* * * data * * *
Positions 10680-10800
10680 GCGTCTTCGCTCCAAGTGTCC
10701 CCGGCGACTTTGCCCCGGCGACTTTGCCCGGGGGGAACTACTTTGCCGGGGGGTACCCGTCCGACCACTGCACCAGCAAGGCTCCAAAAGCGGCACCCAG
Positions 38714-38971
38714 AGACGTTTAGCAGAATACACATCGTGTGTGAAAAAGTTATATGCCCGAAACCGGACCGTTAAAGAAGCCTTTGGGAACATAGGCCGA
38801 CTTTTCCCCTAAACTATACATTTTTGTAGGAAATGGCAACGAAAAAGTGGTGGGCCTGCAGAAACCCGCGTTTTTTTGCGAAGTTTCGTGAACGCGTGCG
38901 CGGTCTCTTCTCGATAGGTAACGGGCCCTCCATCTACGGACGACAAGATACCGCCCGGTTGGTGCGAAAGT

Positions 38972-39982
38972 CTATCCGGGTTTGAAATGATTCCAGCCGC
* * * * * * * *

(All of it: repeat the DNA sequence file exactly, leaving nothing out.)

Positions 10680-10800
10680 GCGTCTTCGCTCCAAGTGTCC
10701 CCGGCGACTTTGCCCCGGCGACTTTGCCCGGGGGGAACTACTTTGCCGGGGGGTACCCGTCCGACCACTGCACCAGCAAGGCTCCAAAAGCGGCACCCAG
Positions 38714-38971
38714 AGACGTTTAGCAGAATACACATCGTGTGTGAAAAAGTTATATGCCCGAAACCGGACCGTTAAAGAAGCCTTTGGGAACATAGGCCGA
38801 CTTTTCCCCTAAACTATACATTTTTGTAGGAAATGGCAACGAAAAAGTGGTGGGCCTGCAGAAACCCGCGTTTTTTTGCGAAGTTTCGTGAACGCGTGCG
38901 CGGTCTCTTCTCGATAGGTAACGGGCCCTCCATCTACGGACGACAAGATACCGCCCGGTTGGTGCGAAAGT

Positions 38972-39982
38972 CTATCCGGGTTTGAAATGATTCCAGCCGC